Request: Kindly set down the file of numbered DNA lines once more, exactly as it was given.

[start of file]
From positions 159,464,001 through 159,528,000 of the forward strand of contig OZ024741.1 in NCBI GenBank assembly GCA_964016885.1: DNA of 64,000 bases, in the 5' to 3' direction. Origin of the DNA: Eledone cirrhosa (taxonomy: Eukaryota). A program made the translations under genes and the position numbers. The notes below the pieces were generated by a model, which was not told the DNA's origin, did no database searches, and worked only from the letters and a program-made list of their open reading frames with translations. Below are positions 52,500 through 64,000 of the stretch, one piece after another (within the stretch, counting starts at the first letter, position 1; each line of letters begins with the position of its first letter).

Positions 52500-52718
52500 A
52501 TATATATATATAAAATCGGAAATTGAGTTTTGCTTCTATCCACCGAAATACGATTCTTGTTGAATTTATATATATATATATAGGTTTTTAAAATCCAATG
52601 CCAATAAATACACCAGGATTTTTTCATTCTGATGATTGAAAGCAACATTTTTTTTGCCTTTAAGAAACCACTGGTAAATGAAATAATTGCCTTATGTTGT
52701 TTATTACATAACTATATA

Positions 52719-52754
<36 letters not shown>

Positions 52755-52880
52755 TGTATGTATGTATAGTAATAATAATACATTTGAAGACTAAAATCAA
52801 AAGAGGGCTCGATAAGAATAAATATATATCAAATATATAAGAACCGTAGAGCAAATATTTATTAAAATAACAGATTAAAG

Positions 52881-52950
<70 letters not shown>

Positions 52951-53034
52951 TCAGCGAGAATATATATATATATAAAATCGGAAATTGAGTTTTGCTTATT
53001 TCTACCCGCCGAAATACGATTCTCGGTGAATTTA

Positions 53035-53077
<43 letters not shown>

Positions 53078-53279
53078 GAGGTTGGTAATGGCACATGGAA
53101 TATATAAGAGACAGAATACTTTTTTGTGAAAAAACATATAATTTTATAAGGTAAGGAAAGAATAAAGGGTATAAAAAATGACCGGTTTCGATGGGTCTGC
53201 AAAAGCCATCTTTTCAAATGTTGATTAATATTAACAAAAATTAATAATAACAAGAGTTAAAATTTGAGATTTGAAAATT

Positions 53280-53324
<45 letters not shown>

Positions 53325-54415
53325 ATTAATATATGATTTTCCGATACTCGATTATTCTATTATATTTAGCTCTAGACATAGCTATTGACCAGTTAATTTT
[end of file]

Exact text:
From positions 159,464,001 through 159,528,000 of the forward strand of contig OZ024741.1 in NCBI GenBank assembly GCA_964016885.1: DNA of 64,000 bases, in the 5' to 3' direction. Origin of the DNA: Eledone cirrhosa (taxonomy: Eukaryota). A program made the translations under genes and the position numbers. The notes below the pieces were generated by a model, which was not told the DNA's origin, did no database searches, and worked only from the letters and a program-made list of their open reading frames with translations. Below are positions 52,500 through 64,000 of the stretch, one piece after another (within the stretch, counting starts at the first letter, position 1; each line of letters begins with the position of its first letter).

Positions 52500-52718
52500 A
52501 TATATATATATAAAATCGGAAATTGAGTTTTGCTTCTATCCACCGAAATACGATTCTTGTTGAATTTATATATATATATATAGGTTTTTAAAATCCAATG
52601 CCAATAAATACACCAGGATTTTTTCATTCTGATGATTGAAAGCAACATTTTTTTTGCCTTTAAGAAACCACTGGTAAATGAAATAATTGCCTTATGTTGT
52701 TTATTACATAACTATATA

Positions 52719-52754
<36 letters not shown>

Positions 52755-52880
52755 TGTATGTATGTATAGTAATAATAATACATTTGAAGACTAAAATCAA
52801 AAGAGGGCTCGATAAGAATAAATATATATCAAATATATAAGAACCGTAGAGCAAATATTTATTAAAATAACAGATTAAAG

Positions 52881-52950
<70 letters not shown>

Positions 52951-53034
52951 TCAGCGAGAATATATATATATATAAAATCGGAAATTGAGTTTTGCTTATT
53001 TCTACCCGCCGAAATACGATTCTCGGTGAATTTA

Positions 53035-53077
<43 letters not shown>

Positions 53078-53279
53078 GAGGTTGGTAATGGCACATGGAA
53101 TATATAAGAGACAGAATACTTTTTTGTGAAAAAACATATAATTTTATAAGGTAAGGAAAGAATAAAGGGTATAAAAAATGACCGGTTTCGATGGGTCTGC
53201 AAAAGCCATCTTTTCAAATGTTGATTAATATTAACAAAAATTAATAATAACAAGAGTTAAAATTTGAGATTTGAAAATT

Positions 53280-53324
<45 letters not shown>

Positions 53325-54415
53325 ATTAATATATGATTTTCCGATACTCGATTATTCTATTATATTTAGCTCTAGACATAGCTATTGACCAGTTAATTTT